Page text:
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CONCISE COMMUNICATION
Year : 2021  |  Volume : 12  |  Issue : 3  |  Page : 451-453  

Doughnut wart following salicylic acid application: A rare case report


Department of Dermatology, Venereology and Leprosy, Kalinga Institute of Medical Sciences (KIMS), Bhubaneswar, Odisha, India

Date of Submission31-May-2020
Date of Decision03-Jul-2020
Date of Acceptance04-Aug-2020
Date of Web Publication12-May-2021

Correspondence Address:
Mitanjali Sethy
Department of Dermatology, Venereology and Leprosy, Kalinga Institute of Medical Sciences (KIMS), Bhubaneswar - 751 024, Odisha
India
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Source of Support: None, Conflict of Interest: None


DOI: 10.4103/idoj.IDOJ_415_20

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How to cite this article:
Sethy M, Srinivas CR, Krishna V, Chadalavada P. Doughnut wart following salicylic acid application: A rare case report. Indian Dermatol Online J 2021;12:451-3

How to cite this URL:
Sethy M, Srinivas CR, Krishna V, Chadalavada P. Doughnut wart following salicylic acid application: A rare case report. Indian Dermatol Online J [serial online] 2021 [cited 2021 Jun 16];12:451-3. Available from: https://www.idoj.in/text.asp?2021/12/3/451/308908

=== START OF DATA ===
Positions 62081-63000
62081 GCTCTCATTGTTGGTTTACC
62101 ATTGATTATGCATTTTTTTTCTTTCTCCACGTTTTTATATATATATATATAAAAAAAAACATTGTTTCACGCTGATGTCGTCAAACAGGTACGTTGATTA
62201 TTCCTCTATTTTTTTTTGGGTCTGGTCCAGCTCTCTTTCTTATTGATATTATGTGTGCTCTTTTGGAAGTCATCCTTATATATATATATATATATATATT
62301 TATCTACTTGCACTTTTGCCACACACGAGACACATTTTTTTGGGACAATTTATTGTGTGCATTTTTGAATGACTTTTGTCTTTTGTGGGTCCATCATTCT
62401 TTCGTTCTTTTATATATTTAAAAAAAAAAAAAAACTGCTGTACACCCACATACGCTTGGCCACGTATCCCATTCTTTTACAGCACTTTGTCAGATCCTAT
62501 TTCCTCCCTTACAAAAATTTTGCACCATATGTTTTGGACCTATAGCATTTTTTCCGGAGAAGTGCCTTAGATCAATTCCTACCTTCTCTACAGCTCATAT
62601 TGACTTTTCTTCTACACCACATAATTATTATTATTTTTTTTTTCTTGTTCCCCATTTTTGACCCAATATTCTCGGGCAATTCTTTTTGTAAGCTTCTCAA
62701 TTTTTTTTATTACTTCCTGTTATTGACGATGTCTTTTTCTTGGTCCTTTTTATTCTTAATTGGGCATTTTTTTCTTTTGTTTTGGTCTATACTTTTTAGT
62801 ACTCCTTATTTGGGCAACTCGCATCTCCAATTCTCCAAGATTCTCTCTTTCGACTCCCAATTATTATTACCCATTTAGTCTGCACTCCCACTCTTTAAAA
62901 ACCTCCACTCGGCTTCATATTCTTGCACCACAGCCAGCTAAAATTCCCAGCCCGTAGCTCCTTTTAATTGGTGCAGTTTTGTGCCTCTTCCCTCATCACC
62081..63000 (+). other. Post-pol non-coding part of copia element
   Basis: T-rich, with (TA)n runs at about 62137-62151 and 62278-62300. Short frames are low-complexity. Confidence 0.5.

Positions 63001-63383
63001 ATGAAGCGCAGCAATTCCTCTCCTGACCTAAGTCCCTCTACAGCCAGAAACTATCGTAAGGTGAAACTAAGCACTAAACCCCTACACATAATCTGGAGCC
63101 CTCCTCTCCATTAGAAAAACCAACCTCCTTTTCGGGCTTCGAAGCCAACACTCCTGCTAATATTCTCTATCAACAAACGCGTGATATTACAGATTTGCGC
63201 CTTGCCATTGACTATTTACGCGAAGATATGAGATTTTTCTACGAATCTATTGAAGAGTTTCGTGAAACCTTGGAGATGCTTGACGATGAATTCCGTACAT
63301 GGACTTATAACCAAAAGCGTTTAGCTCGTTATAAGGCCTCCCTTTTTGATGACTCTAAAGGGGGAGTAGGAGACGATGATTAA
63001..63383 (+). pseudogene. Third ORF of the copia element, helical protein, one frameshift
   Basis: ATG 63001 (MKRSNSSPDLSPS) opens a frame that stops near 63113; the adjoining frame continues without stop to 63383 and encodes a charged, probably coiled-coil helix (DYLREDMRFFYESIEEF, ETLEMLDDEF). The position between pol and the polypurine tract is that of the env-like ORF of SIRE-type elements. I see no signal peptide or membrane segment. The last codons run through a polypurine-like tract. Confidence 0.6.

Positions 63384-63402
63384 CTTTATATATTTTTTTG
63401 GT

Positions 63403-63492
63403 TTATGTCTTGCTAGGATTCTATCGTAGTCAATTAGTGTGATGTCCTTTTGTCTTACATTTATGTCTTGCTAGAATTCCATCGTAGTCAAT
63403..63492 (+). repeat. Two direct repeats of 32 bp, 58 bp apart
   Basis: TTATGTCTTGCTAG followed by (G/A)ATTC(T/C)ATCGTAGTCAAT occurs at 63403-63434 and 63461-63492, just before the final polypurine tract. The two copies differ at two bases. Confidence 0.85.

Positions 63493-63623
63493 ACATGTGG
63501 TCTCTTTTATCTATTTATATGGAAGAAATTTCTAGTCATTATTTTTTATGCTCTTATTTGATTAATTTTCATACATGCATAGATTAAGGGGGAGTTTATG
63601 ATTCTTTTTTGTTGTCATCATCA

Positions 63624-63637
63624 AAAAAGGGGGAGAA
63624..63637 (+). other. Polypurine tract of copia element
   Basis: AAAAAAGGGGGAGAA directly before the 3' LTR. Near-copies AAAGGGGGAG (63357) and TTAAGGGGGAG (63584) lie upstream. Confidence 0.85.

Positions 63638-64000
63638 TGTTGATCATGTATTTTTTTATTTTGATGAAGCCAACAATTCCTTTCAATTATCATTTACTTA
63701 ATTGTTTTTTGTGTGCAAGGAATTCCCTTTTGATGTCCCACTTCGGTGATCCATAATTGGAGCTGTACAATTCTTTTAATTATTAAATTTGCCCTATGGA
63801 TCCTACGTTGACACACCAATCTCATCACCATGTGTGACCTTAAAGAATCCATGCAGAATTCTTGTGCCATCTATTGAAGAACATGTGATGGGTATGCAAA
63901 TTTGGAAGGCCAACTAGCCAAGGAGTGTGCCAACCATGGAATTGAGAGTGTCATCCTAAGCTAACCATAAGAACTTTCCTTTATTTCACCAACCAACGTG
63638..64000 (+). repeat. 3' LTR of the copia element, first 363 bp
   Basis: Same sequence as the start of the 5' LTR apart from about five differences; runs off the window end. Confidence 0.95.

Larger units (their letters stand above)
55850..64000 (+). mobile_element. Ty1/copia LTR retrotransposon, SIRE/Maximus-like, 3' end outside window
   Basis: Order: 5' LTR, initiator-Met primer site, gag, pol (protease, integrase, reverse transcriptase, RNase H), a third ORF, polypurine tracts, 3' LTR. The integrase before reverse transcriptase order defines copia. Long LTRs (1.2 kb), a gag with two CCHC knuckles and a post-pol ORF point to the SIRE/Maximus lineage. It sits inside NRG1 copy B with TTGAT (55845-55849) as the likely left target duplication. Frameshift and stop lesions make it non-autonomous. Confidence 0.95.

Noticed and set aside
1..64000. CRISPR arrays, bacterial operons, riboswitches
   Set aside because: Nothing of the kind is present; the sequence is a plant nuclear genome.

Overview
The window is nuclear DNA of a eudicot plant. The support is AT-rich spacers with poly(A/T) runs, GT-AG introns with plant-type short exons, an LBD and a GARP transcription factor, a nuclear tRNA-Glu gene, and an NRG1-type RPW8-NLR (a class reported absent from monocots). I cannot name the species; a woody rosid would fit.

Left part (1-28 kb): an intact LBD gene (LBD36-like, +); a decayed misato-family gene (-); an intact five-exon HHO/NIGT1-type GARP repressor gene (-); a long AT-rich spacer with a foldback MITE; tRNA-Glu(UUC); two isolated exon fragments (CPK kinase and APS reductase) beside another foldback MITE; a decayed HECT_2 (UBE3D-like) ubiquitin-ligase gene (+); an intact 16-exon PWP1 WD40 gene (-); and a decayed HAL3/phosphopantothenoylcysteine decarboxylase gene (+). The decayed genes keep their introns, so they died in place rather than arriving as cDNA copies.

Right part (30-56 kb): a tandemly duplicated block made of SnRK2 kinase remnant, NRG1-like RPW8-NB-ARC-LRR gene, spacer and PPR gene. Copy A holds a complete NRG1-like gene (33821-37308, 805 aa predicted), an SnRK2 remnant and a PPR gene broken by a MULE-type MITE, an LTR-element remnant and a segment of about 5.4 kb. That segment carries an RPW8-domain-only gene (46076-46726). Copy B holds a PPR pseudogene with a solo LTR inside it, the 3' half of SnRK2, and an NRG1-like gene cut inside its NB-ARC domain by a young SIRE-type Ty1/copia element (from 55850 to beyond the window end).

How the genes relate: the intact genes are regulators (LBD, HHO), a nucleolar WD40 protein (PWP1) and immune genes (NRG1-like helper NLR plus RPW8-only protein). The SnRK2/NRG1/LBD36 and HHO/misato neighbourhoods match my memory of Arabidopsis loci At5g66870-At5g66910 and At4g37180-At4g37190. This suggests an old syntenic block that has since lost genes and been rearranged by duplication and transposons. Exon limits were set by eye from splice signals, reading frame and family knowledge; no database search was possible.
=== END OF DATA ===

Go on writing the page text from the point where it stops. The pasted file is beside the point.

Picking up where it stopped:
Sir,

Viral warts are benign proliferative cutaneous and mucous membranous lesions caused by human papillomavirus (HPV) affecting 7%–10% of general population.[1] The “Doughnut wart” or “ring wart” or “annular wart” is an unexpected and unusual presentation occurring in the course of wart treatment. We report a case of doughnut wart which developed following treatment of the preexisting wart with topical salicylic acid which is a rare and unique finding.